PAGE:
Many thanks to all of you who sent notes or otherwise told me of your prayers during the recent pilgrimage with Bishop Thomas. The pilgrimage was extremely blessed. Over and over again, I heard the Bishop comment on how overwhelming the special favors of the Lord were each day – always more than we had expected or hoped for. You can still review our journey by going to the Bishop's facebook page, or by going to the facebook page of Catholic Faith Journeys (Maggie McDaniel), the company that organized the pilgrimage.
On another note, you will notice that I have started wearing a different type of chasuble for Masses. It's called a “fiddleback,” because it is somewhat shaped like the back of a fiddle. I have worn this type of chasuble at all my parishes, beginning with the Latin Mass parish, my first pastorate. When I left Paulding, my last assignment, I left all these vestments for the next pastor, who was eager to use them as well. Only this past June did I get a set of my own fiddlebacks again. Somebody gave them to me for an anniversary gift. Then when we were on pilgrimage (as you can see from the Bishop's photos in Norcia) the Benedictine monks laid out this same style of chasuble to wear. I was reminded how much I really prefer to use this style of chasuble.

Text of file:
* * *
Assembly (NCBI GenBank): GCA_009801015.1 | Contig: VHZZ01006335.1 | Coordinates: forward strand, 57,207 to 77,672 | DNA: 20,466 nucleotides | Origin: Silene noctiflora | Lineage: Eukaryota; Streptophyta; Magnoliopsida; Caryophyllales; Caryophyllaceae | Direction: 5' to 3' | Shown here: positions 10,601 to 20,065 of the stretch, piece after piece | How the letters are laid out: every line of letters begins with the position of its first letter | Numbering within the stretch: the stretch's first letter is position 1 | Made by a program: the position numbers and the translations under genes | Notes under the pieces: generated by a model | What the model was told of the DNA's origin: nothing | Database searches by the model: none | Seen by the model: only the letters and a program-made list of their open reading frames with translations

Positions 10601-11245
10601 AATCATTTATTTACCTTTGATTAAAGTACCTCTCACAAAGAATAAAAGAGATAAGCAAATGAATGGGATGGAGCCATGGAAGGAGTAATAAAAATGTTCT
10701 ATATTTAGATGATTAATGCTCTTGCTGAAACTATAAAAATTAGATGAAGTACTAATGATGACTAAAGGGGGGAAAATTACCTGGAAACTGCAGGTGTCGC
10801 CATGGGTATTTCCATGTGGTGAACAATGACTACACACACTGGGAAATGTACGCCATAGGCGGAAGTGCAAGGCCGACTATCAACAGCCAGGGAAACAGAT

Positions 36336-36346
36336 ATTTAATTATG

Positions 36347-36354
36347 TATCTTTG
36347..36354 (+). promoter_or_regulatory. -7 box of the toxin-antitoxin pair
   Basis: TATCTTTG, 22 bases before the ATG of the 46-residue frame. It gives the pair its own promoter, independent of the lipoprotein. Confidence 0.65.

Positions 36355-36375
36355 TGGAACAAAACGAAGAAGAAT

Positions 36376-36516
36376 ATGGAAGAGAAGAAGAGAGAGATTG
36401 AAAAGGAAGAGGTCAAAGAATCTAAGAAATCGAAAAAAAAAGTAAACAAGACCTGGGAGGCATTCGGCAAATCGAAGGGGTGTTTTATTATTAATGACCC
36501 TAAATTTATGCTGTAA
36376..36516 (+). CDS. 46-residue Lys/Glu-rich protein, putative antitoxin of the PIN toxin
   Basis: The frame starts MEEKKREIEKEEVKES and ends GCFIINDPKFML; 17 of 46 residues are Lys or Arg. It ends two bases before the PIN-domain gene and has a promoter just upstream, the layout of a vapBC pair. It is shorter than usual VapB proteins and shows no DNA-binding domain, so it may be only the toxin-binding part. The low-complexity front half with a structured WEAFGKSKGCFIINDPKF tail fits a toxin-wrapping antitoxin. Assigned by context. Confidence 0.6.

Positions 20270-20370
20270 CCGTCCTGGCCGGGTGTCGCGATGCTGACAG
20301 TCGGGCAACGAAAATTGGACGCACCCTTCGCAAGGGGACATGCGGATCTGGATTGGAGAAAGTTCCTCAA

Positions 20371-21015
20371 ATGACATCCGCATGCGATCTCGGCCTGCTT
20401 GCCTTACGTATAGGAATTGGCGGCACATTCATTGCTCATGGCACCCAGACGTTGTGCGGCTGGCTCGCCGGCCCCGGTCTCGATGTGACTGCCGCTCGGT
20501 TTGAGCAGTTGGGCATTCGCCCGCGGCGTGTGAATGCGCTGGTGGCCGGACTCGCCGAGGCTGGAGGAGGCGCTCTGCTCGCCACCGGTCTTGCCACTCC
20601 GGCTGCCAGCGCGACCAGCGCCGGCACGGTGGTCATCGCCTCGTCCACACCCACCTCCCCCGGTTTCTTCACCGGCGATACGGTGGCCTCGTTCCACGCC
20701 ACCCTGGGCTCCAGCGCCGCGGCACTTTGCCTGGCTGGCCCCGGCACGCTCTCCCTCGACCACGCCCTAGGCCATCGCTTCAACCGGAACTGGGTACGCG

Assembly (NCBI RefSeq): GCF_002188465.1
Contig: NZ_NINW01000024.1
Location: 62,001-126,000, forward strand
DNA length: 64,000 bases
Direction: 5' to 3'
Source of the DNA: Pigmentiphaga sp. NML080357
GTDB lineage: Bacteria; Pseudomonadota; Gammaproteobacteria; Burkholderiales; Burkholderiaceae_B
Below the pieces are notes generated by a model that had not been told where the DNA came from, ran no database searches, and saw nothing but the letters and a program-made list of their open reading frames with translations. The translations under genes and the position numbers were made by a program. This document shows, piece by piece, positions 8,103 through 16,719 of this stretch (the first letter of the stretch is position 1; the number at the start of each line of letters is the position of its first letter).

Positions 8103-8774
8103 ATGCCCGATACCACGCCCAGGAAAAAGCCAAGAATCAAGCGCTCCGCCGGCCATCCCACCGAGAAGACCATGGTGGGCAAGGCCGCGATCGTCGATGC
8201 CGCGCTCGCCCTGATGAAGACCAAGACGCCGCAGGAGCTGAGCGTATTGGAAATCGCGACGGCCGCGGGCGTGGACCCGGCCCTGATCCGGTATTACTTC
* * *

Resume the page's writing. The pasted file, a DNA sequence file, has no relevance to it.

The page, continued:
I prefer it because it is much easier to celebrate Mass in, with much less material around the sleeves. It is also cooler, with much less material. It also reminds me of the traditional Latin Mass, which I so much love; although the fiddleback is not a requirement for the traditional Latin Mass. The gothic chasubles that we have become accustomed to in the post-Vatican II era are also fine to wear for that Mass. There are times I am sure I will still wear a gothic chasuble: for example at funerals, since that chasuble matches the pall on the casket, or at events with concelebrants who are all wearing the diocesan (gothic) chasuble that all priests have; etc.
Have a blessed week!
In cordibus Iesu, Mariae et Iosephus,